Canon City

11 Mar

My Take

DiVoran Lites

 

Canon City

Pronounced Canyon City

 

We left Lovelock when I was six months old. It was 1939 and Dora’s father, Roger, had died. Because he ran the gas plant, the town needed someone to take over his job. As my father, Ivan, had worked there before and was good with all kinds of machinery we went back to save the day.

 

DiVoran about three years old.

The gas was called water-gas and it ran all the electricity in town. I looked it up, but I still don’t know anything about it, except two things that Mother told me. She said that when she was a childif the gas lamp over the table started to flicker at supper time, her father had to get up and hurry down to the plant to solve the problem. The other thing Mother told me was that sometimes when Roger came home from work he was groggy and the children had to walk him around the back yard until he began to wake up. I believe there may have been some carbon monoxide from the plant involved. Is this possible? He was 54 when he passed away. His wife, our grandmother, Mabel, died at the same age in 1946.

So from the time I was six months old until I was seven years old, we lived in Canon City. I was three and a half when a baby brother was born to the Bowers household. When they told me where he had been born, I made up my first poem,” Baby David was born at Saint Thomas Moore on the basement floor.” For some reason, Mother didn’t think it was a bit funny, but I just meant that it was the part of the hospital where he was born.” I don’t know if it really was or not.

When America entered World War Two,Ivan didn’t have to go. He was doing vital work and they had a deferment for married men with children. But it was predicted that by 1943 they would run out of single men and the married ones would have to be called up. That’s what happened to Ivan. He was twenty-eight years old and had flat feet, but he had to go.

 

 

 

Dora, David, and I moved to an upstairs apartment in Grandmother and Granddad’s Victorian house on Greenwood Ave. Grandmother Marie had her beauty shop there and Granddad Ira worked as a guard at the Colorado State Penitentiary which had once been the Territorial Prison. Now parts of it are a museum.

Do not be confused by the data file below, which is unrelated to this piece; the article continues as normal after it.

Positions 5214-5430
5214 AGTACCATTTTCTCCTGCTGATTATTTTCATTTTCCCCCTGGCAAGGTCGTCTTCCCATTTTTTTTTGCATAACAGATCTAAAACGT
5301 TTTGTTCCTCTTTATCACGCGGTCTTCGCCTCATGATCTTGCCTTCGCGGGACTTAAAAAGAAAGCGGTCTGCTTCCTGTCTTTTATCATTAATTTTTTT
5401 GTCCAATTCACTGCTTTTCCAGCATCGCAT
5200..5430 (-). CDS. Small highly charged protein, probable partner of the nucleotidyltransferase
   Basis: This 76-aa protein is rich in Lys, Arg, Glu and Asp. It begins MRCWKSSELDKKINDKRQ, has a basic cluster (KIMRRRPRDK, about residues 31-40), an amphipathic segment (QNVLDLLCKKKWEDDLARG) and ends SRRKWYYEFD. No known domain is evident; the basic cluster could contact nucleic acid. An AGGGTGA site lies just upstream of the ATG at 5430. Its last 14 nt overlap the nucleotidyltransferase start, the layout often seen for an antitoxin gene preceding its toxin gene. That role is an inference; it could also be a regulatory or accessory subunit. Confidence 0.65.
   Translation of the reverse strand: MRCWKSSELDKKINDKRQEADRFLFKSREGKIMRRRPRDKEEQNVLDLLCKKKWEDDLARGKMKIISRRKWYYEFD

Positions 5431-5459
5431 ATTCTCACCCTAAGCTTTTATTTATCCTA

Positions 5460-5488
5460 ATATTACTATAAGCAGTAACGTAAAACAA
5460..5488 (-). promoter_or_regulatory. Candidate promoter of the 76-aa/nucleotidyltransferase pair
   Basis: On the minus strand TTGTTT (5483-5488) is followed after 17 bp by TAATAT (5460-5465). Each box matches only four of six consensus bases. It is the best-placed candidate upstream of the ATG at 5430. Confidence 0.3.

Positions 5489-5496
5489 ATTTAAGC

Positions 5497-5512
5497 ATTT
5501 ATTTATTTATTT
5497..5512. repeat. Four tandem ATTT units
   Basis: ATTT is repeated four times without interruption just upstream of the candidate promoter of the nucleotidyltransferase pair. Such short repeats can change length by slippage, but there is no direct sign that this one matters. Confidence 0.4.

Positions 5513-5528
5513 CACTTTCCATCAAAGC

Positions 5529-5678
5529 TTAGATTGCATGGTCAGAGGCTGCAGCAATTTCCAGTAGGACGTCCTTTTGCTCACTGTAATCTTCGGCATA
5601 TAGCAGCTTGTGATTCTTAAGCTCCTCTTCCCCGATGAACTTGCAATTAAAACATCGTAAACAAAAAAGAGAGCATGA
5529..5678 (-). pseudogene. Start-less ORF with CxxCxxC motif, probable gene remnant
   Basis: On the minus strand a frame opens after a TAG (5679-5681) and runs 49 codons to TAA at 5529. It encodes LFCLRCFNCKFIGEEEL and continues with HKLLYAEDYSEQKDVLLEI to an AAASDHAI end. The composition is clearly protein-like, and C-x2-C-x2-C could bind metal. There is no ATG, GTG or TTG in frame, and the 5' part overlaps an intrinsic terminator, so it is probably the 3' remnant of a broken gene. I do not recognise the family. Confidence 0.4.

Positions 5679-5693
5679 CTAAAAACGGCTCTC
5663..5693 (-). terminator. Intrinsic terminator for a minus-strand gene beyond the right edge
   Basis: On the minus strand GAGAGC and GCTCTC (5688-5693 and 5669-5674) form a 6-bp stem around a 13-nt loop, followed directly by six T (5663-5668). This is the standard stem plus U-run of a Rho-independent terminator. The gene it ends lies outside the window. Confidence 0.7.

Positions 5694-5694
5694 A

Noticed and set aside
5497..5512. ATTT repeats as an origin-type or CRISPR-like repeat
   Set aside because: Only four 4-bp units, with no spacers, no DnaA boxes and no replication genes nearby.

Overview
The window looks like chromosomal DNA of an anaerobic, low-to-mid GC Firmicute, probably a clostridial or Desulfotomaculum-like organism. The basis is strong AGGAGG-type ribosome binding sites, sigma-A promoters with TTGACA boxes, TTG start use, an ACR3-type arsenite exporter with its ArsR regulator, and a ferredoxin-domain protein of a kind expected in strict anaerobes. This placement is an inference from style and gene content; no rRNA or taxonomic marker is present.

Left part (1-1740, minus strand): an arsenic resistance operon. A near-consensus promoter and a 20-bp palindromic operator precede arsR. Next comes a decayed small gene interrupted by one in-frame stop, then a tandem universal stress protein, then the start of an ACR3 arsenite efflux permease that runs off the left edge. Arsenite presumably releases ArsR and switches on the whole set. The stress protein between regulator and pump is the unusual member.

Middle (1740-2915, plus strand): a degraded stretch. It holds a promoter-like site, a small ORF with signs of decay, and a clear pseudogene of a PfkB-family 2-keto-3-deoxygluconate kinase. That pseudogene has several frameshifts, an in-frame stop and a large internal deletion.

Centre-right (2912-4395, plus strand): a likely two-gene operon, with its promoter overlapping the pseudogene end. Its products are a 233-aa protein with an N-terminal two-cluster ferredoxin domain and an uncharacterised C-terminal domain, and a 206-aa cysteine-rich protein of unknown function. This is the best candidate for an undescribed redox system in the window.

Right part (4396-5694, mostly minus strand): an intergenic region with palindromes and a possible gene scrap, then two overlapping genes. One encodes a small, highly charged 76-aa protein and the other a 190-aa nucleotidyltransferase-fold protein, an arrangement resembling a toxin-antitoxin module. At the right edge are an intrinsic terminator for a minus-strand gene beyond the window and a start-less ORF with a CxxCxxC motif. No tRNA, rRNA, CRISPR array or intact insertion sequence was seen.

Author, Poet and Artist

DiVoran has been writing for most of her life. Her first attempt at a story was when she was seven years old and her mother got a new typewriter. DiVoran got to use it and when her dad saw her writing he asked what she was writing about. DiVoran answered that she was writing the story of her life. Her dad’s only comment was, “Well, it’s going to be a very short story.” After most of a lifetime of writing and helping other writers, DiVoran finally launched her own dream which was to write a novel of her own. She now has her Florida Springs trilogy and her novel, a Christian Western Romance, Go West available on Amazon. When speaking about her road to publication, she gives thanks to the Lord for all the people who helped her grow and learn.  She says, “I could never have done it by myself, but when I got going everything fell beautifully into place, and I was glad I had started on my dream.”

One Response to “Canon City”

  1. Onisha Ellis March 11, 2019 at 3:43 pm #

    You were so blessed to be able to move into such a lovely home while your dad was at war. I am sure you were good company for your grandmother.

    Like

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